Scootaloo: No, “Serves Her Right” is another one of Sapphire Shores’ songs.
Apple Bloom: You seriously didn’t know that? Don’t you listen to her music?
Sweetie Belle: I prefer showtunes.
Apple Bloom: Ugh.
I find it incredibly endearing how Sweetie Belle seems far less tuned into mainstream pop culture than the other two Crusaders. Her big sister even knows Sapphire Shores personally, and yet Sweetie Belle doesn’t seem to care for her music. I can easily relate to her in this scene and heavily feel her frustration, since I was never one to tune into mainstream media much, instead finding far weirder things to obsess with. Why do you think I’m so obsessed with this show instead of writing blog posts reviewing, I don’t know, football games or Marvel superhero movies?
Can you imagine an alternate timeline where this guy mistakenly thought his cutie mark meant he was supposed to be a locksmith, not a security guard?
Or maybe he was supposed to be a locksmith this whole time and misinterpreted his cutie mark.
Sweetie Belle tries to get into the place where Sapphire Shores is rehearsing for her concert, but the security guard won’t let her in, thinking the Crusaders are just fans of Sapphire Shores (he’s two-thirds right). Sweetie Belle tells him she’s the designer’s sister, but that unfortunately makes it a very reasonable assumption that she’s a fan of Sapphire Shores who thinks she should be allowed in due to family connections. This girl doesn’t care about mainstream popular music, but she does care about her sister, and I find that incredibly adorable.
Poor Scootaloo, so full of hope that she could someday learn to fly.
Since these girls are not Pinkie Pie, they scream for their lives as they go down this banner.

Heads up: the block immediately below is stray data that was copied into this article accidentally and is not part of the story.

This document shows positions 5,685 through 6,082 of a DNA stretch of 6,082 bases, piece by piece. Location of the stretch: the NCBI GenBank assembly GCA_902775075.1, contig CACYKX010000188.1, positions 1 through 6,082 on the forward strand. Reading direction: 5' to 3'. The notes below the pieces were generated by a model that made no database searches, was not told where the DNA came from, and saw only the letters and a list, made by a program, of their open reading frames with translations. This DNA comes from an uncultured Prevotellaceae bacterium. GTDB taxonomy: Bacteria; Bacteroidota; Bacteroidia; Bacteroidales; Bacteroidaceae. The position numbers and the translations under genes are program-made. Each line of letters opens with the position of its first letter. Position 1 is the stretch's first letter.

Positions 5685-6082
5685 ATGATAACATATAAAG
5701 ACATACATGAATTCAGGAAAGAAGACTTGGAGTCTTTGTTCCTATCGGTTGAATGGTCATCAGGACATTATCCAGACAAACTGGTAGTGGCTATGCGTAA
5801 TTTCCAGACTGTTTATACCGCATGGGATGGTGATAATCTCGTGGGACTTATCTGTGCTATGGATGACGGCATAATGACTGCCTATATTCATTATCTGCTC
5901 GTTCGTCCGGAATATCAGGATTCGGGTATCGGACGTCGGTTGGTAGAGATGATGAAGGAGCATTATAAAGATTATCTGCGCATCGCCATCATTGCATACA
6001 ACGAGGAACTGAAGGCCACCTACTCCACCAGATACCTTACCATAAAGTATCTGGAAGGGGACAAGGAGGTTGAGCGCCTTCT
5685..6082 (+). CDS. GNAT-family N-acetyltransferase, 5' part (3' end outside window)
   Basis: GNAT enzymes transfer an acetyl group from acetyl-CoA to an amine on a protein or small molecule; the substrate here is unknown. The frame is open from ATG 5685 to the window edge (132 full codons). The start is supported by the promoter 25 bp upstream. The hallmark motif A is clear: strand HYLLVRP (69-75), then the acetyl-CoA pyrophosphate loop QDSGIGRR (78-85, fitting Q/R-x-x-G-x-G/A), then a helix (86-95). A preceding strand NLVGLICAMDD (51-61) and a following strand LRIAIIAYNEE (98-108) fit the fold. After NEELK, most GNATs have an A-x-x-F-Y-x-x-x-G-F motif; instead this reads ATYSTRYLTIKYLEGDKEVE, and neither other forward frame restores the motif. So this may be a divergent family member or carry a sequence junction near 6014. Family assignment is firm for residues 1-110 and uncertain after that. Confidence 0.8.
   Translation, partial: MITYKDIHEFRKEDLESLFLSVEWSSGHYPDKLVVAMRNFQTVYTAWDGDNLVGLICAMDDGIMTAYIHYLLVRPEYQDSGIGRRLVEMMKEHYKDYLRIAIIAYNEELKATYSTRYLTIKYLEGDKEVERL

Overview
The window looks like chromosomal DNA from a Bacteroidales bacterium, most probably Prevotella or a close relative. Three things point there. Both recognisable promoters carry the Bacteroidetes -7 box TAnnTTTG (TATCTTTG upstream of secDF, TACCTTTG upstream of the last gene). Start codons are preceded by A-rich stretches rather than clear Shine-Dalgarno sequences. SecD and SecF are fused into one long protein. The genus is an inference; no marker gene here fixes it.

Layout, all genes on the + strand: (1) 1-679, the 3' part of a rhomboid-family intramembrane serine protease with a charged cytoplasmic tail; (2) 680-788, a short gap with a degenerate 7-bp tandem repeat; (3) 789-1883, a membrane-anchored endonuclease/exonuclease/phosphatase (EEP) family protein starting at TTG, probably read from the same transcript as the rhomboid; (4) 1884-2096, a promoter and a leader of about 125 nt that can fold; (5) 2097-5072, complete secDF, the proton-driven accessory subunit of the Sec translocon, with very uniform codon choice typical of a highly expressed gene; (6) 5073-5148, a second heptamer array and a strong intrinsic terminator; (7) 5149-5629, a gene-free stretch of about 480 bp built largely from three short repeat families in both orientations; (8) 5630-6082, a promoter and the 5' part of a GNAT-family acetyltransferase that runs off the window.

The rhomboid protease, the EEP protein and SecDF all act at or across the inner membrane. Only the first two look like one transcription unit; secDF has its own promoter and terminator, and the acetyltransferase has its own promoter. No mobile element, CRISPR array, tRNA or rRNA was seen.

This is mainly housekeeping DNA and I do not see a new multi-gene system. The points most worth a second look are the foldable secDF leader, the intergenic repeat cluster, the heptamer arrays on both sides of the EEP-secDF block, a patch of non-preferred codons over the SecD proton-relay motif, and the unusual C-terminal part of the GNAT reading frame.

Poor Apple Bloom and Scootaloo don’t get to see Sapphire Shores.
The Crusaders try getting in the building by giving Scootaloo a boost, but she can’t fly long enough to get in. The tension builds as Rarity is about to present Sapphire Shores her headdress, having saved the best for last, and the Crusaders try a different method to get in that just barely works. Apple Bloom and Scootaloo crash into the window first, then Sweetie Belle’s entrance causes the window to spin around and let her inside. Here’s what Sweetie Belle says as she snatches the box:
Sweetie Belle: You got to see this with the cinnamon ribbon. You’ll love it!
Rarity: Sweetie Belle?!
Sapphire Shores: You know her?
Rarity: Uh… haha… mm. Just a moment.
This scene shows another thing Sweetie Belle has in common with Rarity: they throw together clumsy lies to get through an awkward situation instead of admitting it. These two really are like-minded deep down, and Rarity is getting a small taste of mistakenly thinking her sister is out to steal the spotlight.
It’s quite rare to see Luna in the waking world for once.
The Crusaders pass the box between each other as Rarity chases them, then Sweetie Belle enters a room away from the others and has a surprise encounter with Luna. At first she assumes she’s dreaming, but she’s in fact awake, and Luna came with a sewing thread to repair and even improve the headdress. No one else in the episode knows of Luna’s secret involvement in saving Rarity’s future; only Sweetie Belle is privy to this encounter, which nicely matches with Luna’s tendency to be unseen.
After repairing the headdress, Sweetie Belle comes over and explains herself to Rarity. While Rarity is still mad at her little sister, Sweetie Belle promises that there’s a special surprise in the dress.
The surprise is that the headdress now has a dolphin stitched into it, which is Sapphire Shores’ lucky animal. Sweetie Belle says the idea came to her in a dream as she glances at Luna, who’s silently watching the scene. Luna is no doubt proud of Sweetie Belle for learning this lesson and not replicating Luna’s past mistakes.